By Dr. Becker
According to an intriguing new study,1 mama deer are so tuned into the sound of a crying infant that they may win the title of Earth Mother. You see it’s not just the cries of baby deer that mama deer responds to. She also comes running when she hears the cries of other infant mammals, including fur seals, marmots, domestic cats, bats – even humans.
Of course, we know that pet guardians respond to the cries of their animal companions. And many dogs respond to human cries as well, so there’s some evidence “motherly instincts” exist across species. But until recently, it was assumed this was a consequence of domestication.
Mother Deer Respond to the Cries of Other Animal Babies
A pair of biologists noticed that many species of mammal babies make similar sounds when distressed. The cries are simple, with few changes in pitch. So they decided to record the calls of a variety of animal infants when separated from their mother or otherwise frightened.
The researchers then took the recordings out on the Canadian prairies and played them through hidden speakers to wild mule deer in the area. They observed that adult female deer moved quickly in the direction of the recorded cries of baby deer, but also toward the cries of baby fur seals, dogs, cats, and humans. The sounds of all the infants had roughly the same pitch.
The mother deer also responded to the ultrasonic calls of baby bats when software was used to lower the pitch of the cries to match that of deer. The researchers learned that it’s definitely all about babies for the mother deer, as they did not react to the non-infant calls of birds singing or coyotes barking.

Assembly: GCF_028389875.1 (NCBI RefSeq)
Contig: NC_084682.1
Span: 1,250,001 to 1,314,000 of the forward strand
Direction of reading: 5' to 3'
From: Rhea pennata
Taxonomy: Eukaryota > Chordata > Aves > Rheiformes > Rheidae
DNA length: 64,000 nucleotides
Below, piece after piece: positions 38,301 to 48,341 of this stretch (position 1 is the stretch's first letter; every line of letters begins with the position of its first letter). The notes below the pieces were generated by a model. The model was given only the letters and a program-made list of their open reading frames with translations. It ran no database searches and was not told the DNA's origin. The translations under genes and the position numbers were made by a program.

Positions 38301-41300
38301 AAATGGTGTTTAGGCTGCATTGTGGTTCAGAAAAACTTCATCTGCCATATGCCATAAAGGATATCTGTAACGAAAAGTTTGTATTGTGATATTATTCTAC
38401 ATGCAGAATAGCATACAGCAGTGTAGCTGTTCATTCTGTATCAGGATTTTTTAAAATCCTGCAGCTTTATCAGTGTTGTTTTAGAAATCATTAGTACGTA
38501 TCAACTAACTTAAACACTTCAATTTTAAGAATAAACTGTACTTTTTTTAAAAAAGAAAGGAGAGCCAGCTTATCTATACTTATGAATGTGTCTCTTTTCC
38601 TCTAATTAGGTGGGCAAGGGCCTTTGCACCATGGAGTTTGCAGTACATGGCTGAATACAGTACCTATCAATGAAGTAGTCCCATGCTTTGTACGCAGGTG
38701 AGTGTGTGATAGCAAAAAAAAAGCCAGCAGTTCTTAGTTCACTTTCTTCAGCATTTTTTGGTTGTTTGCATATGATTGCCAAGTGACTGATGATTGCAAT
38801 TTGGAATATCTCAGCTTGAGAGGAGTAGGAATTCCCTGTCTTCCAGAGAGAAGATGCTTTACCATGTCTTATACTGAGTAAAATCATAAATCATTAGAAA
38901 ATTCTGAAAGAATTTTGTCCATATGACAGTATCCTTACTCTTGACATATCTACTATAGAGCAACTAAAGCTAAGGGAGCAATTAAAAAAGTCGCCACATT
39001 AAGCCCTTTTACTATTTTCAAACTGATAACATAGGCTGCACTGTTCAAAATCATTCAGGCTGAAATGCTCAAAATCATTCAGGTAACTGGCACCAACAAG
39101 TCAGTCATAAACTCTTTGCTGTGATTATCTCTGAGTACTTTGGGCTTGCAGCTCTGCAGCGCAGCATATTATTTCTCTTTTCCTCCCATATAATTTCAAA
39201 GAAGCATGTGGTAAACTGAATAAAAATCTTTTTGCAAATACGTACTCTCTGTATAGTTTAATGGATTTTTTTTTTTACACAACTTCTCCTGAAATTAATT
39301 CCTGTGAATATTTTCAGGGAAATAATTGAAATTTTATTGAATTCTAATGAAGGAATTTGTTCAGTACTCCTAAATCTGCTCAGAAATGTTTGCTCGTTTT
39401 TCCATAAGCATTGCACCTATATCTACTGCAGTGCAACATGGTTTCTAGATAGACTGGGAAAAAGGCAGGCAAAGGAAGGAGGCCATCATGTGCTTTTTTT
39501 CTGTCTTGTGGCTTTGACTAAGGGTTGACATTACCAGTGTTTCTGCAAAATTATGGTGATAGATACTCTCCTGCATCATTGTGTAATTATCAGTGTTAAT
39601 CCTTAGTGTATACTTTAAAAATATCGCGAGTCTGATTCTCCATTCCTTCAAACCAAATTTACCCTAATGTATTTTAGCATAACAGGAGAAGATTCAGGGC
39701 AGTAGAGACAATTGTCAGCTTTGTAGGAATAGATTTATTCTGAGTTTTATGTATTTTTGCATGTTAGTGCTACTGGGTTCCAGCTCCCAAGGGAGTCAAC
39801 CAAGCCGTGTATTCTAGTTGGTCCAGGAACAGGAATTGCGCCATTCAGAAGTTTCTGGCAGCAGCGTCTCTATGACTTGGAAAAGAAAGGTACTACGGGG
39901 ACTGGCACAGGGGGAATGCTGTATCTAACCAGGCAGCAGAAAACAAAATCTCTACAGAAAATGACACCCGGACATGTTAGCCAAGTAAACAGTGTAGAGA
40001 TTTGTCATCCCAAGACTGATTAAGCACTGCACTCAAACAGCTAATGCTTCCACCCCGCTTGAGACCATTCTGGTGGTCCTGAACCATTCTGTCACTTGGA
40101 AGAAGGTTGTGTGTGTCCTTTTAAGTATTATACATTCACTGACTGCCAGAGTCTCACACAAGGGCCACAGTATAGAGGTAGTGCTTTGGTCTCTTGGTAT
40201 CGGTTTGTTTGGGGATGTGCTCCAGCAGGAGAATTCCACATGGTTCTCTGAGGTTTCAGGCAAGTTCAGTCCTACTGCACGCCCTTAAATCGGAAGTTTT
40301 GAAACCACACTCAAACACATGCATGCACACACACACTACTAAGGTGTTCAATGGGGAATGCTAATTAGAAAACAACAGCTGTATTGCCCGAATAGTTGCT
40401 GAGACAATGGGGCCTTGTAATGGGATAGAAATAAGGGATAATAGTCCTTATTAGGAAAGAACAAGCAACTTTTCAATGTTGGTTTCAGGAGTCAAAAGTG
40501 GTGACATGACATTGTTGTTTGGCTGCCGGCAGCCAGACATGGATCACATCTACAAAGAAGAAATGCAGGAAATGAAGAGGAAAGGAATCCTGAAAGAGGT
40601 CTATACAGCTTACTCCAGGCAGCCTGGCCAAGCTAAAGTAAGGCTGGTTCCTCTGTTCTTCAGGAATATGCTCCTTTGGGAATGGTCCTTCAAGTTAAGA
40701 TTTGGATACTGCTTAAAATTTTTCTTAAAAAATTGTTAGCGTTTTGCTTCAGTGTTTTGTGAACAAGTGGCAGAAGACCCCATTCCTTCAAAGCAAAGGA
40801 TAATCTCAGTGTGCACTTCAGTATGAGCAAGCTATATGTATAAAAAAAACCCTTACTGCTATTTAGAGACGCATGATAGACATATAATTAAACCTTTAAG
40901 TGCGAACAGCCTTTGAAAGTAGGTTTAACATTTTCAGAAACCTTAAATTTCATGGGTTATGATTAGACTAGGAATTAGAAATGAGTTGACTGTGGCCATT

The results of the study indicate that the distress calls of babies across a range of species share certain characteristics, which is rather amazing when you consider that some of these animals are separated by tens of millions of years of evolution. The study further suggests that many mammal mamas have an instinctive response to whatever the common elements are in the cries of those infants.
Infant’s Distress Call Elicits an Immediate vs. Cautious Response
According to study author and biologist Susan Lingle of the University of Winnipeg in Canada, mother deer have evolved to respond quickly, rather than cautiously, to situations in which their babies are in danger. The calls the researchers recorded were of a life-or-death nature. “I think the advantage of securing survival for your offspring outweighs the potential for error,” says Lingle.
This study is one of the first to suggest that wild animals have an instinctive response to the calls of other species. According to Jaak Panksepp, a neuroscientist at Washington State University, “They’re showing that these deer can perceive the emotional content of another animal’s separation call.”2
These study results also support the notion that certain auditory characteristics of the calls animals make are linked with certain emotions across species. This suggests that different species may experience similar emotions.